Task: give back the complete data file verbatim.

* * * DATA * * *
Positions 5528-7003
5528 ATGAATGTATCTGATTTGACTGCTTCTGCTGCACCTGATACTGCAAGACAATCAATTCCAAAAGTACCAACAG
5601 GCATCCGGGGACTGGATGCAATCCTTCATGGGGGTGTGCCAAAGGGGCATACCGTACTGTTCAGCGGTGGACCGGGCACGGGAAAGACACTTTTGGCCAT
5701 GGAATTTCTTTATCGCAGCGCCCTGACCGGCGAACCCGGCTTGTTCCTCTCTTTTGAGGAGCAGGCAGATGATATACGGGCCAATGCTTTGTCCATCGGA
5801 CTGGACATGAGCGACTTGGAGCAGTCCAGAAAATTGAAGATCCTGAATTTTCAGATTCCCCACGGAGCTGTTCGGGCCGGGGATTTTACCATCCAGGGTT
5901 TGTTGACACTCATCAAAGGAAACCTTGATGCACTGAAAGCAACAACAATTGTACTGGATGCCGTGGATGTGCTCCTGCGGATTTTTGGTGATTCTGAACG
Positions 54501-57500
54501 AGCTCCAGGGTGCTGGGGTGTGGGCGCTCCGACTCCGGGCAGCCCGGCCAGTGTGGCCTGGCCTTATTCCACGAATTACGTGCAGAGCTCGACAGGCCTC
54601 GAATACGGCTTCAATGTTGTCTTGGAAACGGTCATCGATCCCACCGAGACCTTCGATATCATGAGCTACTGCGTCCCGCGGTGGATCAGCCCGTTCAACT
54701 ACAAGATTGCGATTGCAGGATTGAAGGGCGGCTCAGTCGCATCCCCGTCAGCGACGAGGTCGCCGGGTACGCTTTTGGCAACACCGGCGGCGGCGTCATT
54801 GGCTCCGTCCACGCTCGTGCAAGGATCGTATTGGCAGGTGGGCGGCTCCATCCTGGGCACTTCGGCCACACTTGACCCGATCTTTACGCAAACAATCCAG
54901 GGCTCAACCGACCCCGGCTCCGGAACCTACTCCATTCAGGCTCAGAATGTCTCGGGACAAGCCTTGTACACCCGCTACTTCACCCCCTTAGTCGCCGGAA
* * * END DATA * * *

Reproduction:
Positions 5528-7003
5528 ATGAATGTATCTGATTTGACTGCTTCTGCTGCACCTGATACTGCAAGACAATCAATTCCAAAAGTACCAACAG
5601 GCATCCGGGGACTGGATGCAATCCTTCATGGGGGTGTGCCAAAGGGGCATACCGTACTGTTCAGCGGTGGACCGGGCACGGGAAAGACACTTTTGGCCAT
5701 GGAATTTCTTTATCGCAGCGCCCTGACCGGCGAACCCGGCTTGTTCCTCTCTTTTGAGGAGCAGGCAGATGATATACGGGCCAATGCTTTGTCCATCGGA
5801 CTGGACATGAGCGACTTGGAGCAGTCCAGAAAATTGAAGATCCTGAATTTTCAGATTCCCCACGGAGCTGTTCGGGCCGGGGATTTTACCATCCAGGGTT
5901 TGTTGACACTCATCAAAGGAAACCTTGATGCACTGAAAGCAACAACAATTGTACTGGATGCCGTGGATGTGCTCCTGCGGATTTTTGGTGATTCTGAACG
Positions 54501-57500
54501 AGCTCCAGGGTGCTGGGGTGTGGGCGCTCCGACTCCGGGCAGCCCGGCCAGTGTGGCCTGGCCTTATTCCACGAATTACGTGCAGAGCTCGACAGGCCTC
54601 GAATACGGCTTCAATGTTGTCTTGGAAACGGTCATCGATCCCACCGAGACCTTCGATATCATGAGCTACTGCGTCCCGCGGTGGATCAGCCCGTTCAACT
54701 ACAAGATTGCGATTGCAGGATTGAAGGGCGGCTCAGTCGCATCCCCGTCAGCGACGAGGTCGCCGGGTACGCTTTTGGCAACACCGGCGGCGGCGTCATT
54801 GGCTCCGTCCACGCTCGTGCAAGGATCGTATTGGCAGGTGGGCGGCTCCATCCTGGGCACTTCGGCCACACTTGACCCGATCTTTACGCAAACAATCCAG
54901 GGCTCAACCGACCCCGGCTCCGGAACCTACTCCATTCAGGCTCAGAATGTCTCGGGACAAGCCTTGTACACCCGCTACTTCACCCCCTTAGTCGCCGGAA